In this blog, we tackle the issue of trust in IoT devices and systems.
Data may need to be protected from tampering/modification in transit. This may be a malicious attacker, or simply poorly configured devices mishandling data. Appropriate security considerations may include:
Integrity of software is verified (e.g. secure boot).
This helps to ensure that only known software is allowed to run on the device.
The device or system uses a hardware-rooted trust chain.
This allows the user to protect against sophisticated low-level software attacks and ensure that all software allowed to run on the device is appropriately authorised.
Authentication and integrity protection are applied to data.
Such protections allow users to be confident that received data is correct and from the claimed source.
Compromised or malfunctioning devices can be identified and revoked.
Erroneous data from such devices may affect other functionality of the system. Providing a way to identify these devices and then block, filter and revoke them in a secure fashion provides mitigation in this scenario.
Data is isolated from other systems or services where applicable.
IoT networks may handle many different types of data. To minimise the risk of data leakage, it should be clear which systems and services have access to which types of data.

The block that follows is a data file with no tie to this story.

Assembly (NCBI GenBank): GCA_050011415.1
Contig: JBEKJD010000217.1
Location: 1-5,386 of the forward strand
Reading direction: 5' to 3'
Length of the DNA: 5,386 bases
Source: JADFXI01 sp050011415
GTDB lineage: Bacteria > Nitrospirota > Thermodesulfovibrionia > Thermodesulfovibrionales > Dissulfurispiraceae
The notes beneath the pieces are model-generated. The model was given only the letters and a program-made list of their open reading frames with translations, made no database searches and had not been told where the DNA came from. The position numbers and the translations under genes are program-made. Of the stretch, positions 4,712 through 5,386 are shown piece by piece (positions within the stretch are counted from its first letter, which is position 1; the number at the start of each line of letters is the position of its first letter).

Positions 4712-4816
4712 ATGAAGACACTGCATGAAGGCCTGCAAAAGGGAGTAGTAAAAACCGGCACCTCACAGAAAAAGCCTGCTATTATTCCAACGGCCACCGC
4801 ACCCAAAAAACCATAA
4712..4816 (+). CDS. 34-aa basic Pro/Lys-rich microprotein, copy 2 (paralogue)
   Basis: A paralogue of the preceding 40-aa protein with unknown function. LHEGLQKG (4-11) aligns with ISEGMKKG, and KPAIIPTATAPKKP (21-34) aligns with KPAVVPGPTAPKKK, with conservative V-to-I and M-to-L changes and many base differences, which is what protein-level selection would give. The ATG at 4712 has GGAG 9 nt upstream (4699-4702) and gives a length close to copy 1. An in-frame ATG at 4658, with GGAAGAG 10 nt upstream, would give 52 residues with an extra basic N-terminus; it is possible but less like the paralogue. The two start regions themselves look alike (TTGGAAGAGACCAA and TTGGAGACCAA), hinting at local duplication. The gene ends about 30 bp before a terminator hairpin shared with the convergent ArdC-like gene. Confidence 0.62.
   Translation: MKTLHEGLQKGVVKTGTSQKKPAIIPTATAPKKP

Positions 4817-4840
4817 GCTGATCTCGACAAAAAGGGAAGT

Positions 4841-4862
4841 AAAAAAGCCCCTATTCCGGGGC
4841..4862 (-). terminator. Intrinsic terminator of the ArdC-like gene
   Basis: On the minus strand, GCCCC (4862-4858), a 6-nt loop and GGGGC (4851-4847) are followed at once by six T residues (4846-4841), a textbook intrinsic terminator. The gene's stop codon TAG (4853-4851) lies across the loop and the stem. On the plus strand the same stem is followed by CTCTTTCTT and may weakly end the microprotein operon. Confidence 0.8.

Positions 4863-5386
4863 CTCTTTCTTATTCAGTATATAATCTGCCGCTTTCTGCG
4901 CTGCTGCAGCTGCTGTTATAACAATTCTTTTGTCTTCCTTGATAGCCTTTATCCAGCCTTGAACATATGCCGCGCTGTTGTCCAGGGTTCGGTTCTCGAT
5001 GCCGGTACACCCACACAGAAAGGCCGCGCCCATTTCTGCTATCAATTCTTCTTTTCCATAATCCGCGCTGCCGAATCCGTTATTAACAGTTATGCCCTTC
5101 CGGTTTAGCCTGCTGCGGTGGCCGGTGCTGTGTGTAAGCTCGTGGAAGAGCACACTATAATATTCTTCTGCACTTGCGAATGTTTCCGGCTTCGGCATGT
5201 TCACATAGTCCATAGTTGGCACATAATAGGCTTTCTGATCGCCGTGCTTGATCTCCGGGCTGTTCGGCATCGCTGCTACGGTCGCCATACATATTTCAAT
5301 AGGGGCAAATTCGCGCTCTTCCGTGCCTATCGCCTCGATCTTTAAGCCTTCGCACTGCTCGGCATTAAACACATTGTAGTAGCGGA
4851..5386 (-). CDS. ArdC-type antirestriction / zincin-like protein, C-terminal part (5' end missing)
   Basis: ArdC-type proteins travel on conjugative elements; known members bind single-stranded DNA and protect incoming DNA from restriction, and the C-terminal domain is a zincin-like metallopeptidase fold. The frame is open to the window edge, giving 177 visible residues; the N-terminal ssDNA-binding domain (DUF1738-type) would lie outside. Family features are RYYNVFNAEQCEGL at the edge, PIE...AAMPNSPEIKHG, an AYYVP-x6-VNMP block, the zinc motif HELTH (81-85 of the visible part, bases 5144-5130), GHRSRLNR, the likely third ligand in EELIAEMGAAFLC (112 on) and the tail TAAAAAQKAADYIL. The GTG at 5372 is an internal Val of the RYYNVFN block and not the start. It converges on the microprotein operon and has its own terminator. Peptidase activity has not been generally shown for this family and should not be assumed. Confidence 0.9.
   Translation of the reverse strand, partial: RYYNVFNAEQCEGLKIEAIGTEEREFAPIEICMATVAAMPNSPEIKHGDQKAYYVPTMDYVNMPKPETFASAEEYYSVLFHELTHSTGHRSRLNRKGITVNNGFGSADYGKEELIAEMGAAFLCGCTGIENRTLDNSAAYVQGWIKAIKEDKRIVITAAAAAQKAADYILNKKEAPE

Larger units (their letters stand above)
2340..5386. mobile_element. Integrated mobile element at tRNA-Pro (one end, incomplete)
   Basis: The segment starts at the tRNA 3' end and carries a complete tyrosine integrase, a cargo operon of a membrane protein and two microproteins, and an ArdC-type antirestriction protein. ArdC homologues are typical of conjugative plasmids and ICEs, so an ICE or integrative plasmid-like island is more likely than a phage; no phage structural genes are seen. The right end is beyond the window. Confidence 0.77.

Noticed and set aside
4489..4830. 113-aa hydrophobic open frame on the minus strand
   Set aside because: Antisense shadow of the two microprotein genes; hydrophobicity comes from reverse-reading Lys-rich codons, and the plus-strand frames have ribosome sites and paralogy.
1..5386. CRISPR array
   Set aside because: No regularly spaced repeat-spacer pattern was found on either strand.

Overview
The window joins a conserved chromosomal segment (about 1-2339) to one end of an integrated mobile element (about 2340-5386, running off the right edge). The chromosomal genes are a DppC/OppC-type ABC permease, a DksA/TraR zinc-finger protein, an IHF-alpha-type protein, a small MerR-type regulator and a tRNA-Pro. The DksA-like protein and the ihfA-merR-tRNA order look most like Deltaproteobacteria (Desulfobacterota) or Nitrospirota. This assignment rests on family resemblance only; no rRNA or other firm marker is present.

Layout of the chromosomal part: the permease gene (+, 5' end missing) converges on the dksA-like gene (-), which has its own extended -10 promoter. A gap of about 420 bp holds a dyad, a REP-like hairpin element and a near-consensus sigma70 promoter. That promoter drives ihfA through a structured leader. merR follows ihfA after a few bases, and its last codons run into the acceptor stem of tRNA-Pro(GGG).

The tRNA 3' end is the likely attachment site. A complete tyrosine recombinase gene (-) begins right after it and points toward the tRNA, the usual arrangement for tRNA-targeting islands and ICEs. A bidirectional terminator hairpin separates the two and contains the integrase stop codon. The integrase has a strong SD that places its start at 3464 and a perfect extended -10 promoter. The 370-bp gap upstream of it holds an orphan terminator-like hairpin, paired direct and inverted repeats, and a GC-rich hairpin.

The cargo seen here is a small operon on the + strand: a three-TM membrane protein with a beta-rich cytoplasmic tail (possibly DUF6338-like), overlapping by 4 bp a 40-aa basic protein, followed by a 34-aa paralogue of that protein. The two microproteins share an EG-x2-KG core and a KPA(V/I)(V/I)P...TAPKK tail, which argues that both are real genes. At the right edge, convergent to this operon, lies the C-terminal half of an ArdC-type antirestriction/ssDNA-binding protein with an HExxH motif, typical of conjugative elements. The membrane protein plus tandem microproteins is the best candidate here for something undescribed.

System testing and calibration ensures data is handled correctly.
Ensuring that the system handles data as designed is crucial in providing security assurance.
Device metadata is trusted and verifiable.
Trusted metadata will allow users and devices to have confidence that the device is functioning as intended, and help to identify malfunctioning or compromised devices.
Re-using existing good security architectures rather than designing brand new ones.
While some security challenges for IoT are new and different, there are many which are similar to existing problems which have been studied for many years. Consider whether existing security architectures meet your needs.